©Marva A. Barnett










Co-creating each class meeting with my students and leading a workshop with colleagues means that I need to know the material so well that we can tackle it in an order—and from a perspective—that makes sense to them. Thus, in preparing, I draft activities appropriate to the students and the material but am ready to adapt them at any moment. For example, although I once planned to begin a discussion of Flaubert's "Un Coeur simple" by focusing on the protagonist's childhood, the students’ questions about characters’ relationships led the discussion in an equally valid direction. I consider myself responsible for keeping discussions on track and for providing necessary information. Students appreciate my organizational skills and my ability to motivate them in their end-of-semester evaluations. So persuaded am I of the value of promoting students’ responsibility that I developed and regularly offer the workshop Whose Course Is It? and summarized my approach in a similarly-titled article.

To give briefly some sense of how I teach a course or a workshop, I categorize below some of my techniques according to the aspect of the course to which they most closely relate:

Giving students responsibility and engaging them

  • Eliciting students' expectations and goals. At the beginning of the semester, students offer their expectations of the course, and we explicitly compare them to my objectives; when necessary, I make adjustments and explain why we will not do something they expected when registering for the course. I also wrote a Teaching Concerns article detailing this activity: "On the Same Wave Length?". Alternatively, I write students a letter before the course begins, requesting a response offering their course goals and concerns (see "Personalizing the Engagement").

  • Holding students accountable. For most class meetings, students are required to bring some tangible piece of work. Many of my French 332 students have noted that one thing that most helps them learn is, "Each class we are accountable for something." (TAP, spring 1996). Often, students contribute at least two questions that they truly want to have answered. As I explain in Reflections on my Teaching, discussions grow from their questions, and I provide logical links among comments (for an outline of this activity, see the Student-Initiated Discussion handout from my workshop). Thus the interactivity in my courses comes from a true exchange of ideas.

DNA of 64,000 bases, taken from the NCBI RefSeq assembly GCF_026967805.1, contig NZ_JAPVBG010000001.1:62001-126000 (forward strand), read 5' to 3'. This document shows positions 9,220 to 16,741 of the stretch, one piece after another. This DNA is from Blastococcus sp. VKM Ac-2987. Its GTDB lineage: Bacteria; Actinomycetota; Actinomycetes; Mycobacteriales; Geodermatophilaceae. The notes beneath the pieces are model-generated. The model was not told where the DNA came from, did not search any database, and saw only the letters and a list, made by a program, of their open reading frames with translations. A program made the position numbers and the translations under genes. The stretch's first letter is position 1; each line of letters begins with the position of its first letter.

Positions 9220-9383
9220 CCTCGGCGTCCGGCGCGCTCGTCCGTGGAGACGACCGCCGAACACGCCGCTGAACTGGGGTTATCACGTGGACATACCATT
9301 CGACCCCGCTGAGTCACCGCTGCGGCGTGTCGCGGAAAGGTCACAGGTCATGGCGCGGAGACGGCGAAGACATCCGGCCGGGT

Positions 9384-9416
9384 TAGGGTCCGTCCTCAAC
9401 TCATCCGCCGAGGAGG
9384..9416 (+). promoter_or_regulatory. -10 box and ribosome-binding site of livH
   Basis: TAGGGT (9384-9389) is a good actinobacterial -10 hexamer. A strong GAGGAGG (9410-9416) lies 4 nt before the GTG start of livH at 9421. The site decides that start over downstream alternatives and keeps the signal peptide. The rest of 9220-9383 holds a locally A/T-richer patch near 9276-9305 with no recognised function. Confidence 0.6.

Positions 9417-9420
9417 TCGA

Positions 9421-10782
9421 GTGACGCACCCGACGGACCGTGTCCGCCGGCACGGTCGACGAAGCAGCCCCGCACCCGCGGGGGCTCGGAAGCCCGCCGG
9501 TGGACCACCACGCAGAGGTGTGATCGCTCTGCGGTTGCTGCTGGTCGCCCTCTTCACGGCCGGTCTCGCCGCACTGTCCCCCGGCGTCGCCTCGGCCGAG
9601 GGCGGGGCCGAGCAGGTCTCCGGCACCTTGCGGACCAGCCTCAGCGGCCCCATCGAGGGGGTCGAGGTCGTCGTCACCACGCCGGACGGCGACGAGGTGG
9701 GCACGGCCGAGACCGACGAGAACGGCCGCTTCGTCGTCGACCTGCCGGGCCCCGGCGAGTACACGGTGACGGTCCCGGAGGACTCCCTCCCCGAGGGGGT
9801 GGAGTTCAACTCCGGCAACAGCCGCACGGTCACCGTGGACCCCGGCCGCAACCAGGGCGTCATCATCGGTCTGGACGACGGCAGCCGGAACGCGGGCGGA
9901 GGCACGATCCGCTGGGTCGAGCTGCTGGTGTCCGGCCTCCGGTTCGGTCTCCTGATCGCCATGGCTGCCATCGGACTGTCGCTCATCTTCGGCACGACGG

• Engaging students' personal interests. FREN 332 students choose the poems they would most like to read and analyze, They receive detailed directions about how both to present their interpretation (French version / English version) and how to react to others’ presentations (French version / English version). Students comment positively on these activities in final evaluations and in one-minute papers. I begin the Hugo course with an overview of his life, work, and historical context in order to enable students to choose a personally compelling research project. My professional development workshops often begin with a brainstorming to elicit the issues that concern the participants.

  • Requesting students' suggestions. My students and I regularly consult about how the course is going, using a variety of techniques, including Teaching Analysis Polls, mid-semester comments forms, variations on the one-minute paper. I benefit by learning how they perceive what I am doing and how they think to improve it; they benefit by thinking about what they can do to learn better.

  • Responding to students' reactions. I continuously look for and evaluate student response, not just verbal questions and answers, but also body language, facial expressions, tone of voice (as explained in my article "Replacing Teacher Talk with Gestures" (1983), listed on CV). I can then alter my teaching depending on who is lost, who is grudging, who is perhaps a little too much carried away.